-Julie: To Julie, the (should have been) protagonist of the film, Dorothy is a person she admires, enjoys the company of, and looks up to as an empowering figure. Julie has issues with her belief in her own self-worth and Dorothy/Michael makes her feel more worthy. So much so that she has the confidence to leave Ron. If we focus on the one character who actually changes, this is a movie about Julie finding her identity. So at the end of the movie, when Michael approaches her to rekindle their relationship and clearly have in be romantic in nature this time, instead of Julie learning to be independent as she has been learning all along, and Michael seeing that he doesn't need to be with her in that sense or even really expect to after all that's happened. In the end to go strolling off into the sunset. What? Okay, okay. I obviously don't blame Michael for disguising himself as he did or falling in love with Julie, but in the end he lied to her, whether he meant to or not. In the end does it make sense for Julie, who has spent the movie building up a sense of self-worth, to fall in love with a man who has essentially been lying to her all along. Does it not make more sense for he to either completely turn him away, and Michael must learn to reconcile with this. Or perhaps even, she accepts him back into her life, but as a friend filling the roll emotional guide as Dorothy did, because after all didn't Michael tell Julie that Dorothy was still here? In a movie about identity, Julie is still the prize/ ultimate goal, when the culmination should have been both character realizing who they are. -Kinda boring/ Not very funny

Reviewed by TownRootGuy 1 / 10

The irony, it burns!

Anybody who would watch this now because of its message is now going to find it repulsive because of the message.

Hoffman plays a man pretending to be a woman to get a job which then leads him to wage war against sexual harassment and discrimination in the world of showbiz.

Oh how he must have been laughing all this time. I hope his victims get the last laugh.

I used to rate this as a 10 but I had to ding it a couple of points. Don't watch this movie. Don't watch any of his movies.

Reviewed by padawanmovies 8 / 10

Pull the camera back to Cleveland... How do women afford to keep themselves attractive w/o starving. Totally changed my thoughts on this film.

(SPOILERS AHEAD) Initially I always thought this was jus a funny cross dressing flick; definitely was wrong... This movie gave insight into how genders are viewed by both sexes. It would've been very easy to downplay the directors sexiest attitude: calling the women Toots, Honey; while calling the men by their names, not allowing Julia to give her answer when asked if she wants a bagel, Jon's trying to force himself on Dorothy. It no doubt could've been a movie where being a woman was the sole basis for the comedy but there was a real subtle quality to the funniness. It allowed a man to understand the difficulties of being a woman especially in entertainment where looks r to a fault, seen as more important than talent; in addition to the comedy I believe these r the reasons this movie is viewed so positively. Two slight inquiries I have r how was he able to come up with the idea of becoming a woman so quickly and y on Earth did he agree to sleep with Sandy just bc she caught him with his pants around his ankles (he couldn't find any other justification)???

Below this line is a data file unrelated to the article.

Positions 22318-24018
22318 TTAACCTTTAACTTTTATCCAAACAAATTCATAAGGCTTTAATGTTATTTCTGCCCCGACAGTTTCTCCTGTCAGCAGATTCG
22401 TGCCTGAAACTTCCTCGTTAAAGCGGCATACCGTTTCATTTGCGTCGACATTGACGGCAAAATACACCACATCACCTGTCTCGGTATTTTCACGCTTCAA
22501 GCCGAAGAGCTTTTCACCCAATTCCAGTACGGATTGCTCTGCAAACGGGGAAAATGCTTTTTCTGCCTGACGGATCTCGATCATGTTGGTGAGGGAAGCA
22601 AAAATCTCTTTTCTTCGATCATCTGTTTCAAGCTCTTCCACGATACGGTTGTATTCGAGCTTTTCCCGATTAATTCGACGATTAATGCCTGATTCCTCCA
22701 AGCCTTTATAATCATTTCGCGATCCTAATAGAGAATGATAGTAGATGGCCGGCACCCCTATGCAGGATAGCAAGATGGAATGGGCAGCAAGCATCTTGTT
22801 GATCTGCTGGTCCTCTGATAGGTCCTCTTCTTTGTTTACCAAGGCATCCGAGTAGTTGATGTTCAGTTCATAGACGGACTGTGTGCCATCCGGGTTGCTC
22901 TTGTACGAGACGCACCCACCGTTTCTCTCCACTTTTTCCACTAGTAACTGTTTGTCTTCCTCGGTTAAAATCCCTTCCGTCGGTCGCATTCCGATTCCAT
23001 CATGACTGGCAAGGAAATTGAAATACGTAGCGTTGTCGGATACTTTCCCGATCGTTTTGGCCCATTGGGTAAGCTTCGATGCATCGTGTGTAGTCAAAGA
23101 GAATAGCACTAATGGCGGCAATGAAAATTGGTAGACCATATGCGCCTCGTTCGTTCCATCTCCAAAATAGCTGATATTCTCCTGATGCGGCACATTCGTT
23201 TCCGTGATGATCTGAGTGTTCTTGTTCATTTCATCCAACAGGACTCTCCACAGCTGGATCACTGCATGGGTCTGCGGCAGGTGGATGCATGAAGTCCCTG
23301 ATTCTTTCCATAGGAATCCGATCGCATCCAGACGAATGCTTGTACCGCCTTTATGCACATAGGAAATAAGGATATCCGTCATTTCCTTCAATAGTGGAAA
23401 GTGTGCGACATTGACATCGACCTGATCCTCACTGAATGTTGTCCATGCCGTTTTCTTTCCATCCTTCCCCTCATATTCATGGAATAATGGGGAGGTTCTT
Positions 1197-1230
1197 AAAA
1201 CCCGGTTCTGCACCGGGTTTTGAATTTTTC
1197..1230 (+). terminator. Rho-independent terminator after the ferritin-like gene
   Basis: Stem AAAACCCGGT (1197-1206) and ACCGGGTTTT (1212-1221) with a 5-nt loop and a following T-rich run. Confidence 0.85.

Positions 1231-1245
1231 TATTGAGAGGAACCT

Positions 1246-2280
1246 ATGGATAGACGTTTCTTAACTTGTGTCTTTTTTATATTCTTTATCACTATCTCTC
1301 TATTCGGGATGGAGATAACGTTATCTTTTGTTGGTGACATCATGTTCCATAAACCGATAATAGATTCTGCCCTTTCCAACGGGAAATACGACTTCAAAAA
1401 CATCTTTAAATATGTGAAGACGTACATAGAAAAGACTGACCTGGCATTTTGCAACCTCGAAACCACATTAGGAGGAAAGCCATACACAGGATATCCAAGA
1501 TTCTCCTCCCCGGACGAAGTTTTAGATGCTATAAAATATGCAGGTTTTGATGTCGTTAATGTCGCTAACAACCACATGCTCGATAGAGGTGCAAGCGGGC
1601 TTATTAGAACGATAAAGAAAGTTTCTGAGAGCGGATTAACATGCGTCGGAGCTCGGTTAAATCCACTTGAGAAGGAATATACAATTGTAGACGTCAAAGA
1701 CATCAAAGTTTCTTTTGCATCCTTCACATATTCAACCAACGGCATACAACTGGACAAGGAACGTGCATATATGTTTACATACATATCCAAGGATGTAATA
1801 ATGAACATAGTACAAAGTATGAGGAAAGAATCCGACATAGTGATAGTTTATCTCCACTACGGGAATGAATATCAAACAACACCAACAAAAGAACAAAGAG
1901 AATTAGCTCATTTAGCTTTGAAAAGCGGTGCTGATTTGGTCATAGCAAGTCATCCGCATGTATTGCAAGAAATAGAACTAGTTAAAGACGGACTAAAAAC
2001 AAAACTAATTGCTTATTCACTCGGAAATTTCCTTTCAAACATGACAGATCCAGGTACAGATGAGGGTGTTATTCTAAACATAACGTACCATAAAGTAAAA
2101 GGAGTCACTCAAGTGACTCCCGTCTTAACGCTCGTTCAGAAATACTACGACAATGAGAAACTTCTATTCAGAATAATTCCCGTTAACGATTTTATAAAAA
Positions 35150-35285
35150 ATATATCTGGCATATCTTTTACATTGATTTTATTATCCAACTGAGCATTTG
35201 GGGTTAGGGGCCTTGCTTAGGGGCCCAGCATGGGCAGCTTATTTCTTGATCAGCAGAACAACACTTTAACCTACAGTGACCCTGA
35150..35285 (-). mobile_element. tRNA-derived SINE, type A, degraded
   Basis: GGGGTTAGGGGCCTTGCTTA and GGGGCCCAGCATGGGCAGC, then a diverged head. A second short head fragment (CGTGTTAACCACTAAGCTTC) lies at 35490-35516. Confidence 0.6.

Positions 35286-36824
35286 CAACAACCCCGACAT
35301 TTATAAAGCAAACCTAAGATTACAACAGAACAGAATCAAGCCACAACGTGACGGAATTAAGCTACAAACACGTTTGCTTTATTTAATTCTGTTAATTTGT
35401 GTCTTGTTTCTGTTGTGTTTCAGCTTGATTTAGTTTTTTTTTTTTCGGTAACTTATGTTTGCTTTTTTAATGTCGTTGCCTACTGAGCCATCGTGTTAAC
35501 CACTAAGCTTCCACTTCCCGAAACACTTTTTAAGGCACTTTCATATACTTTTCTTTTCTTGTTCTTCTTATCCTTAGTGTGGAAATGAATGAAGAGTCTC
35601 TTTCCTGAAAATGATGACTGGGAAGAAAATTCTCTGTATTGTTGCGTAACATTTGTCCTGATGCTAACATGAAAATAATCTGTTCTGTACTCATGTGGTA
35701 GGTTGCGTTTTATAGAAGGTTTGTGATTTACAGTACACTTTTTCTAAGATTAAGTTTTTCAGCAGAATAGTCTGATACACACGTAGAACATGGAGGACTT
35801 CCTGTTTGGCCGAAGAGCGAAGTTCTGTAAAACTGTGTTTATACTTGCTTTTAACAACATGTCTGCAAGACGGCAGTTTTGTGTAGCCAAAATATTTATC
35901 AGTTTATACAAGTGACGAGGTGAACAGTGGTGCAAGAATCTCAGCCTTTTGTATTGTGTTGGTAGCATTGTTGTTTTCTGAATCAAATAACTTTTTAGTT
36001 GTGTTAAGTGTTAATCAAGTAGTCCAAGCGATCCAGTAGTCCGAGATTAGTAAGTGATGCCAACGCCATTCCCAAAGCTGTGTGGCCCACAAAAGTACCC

Some of my favorite moments: The absurdity of being asked to walk across a stage while ur dying, the tomato scene in his agents' office, the scene where Mr. Carlisle tries to guide Dorothy out the studio and calls him a macho sh*thead (plus the great line "power makes women masculine or masculine women r ugly"; hope ppl, men mostly, don't feel that way), the part of how far could they pull the camera back to make her look attractive, the taxi scene where Dorothy's cab was swiped by a guy and she hit him with a shopping bag then threw his suitcase out before yelling thank u (lol), the way Dr. Brewster eyes Dorothy and his cue cards (haha), the photo shoot was Hilarious, when Michael pushes the mime in the park, the line "I don't like u" to baby Amy (feel that way about most babies), and of course the big finale: i don't know y the Tangiers part cracks me up and the stammering is Wonderful. It was a great reveal that really makes me enjoy this flick. Believe it's a good portrayal of gender studies since a lot of these mindsets still unfortunately exist.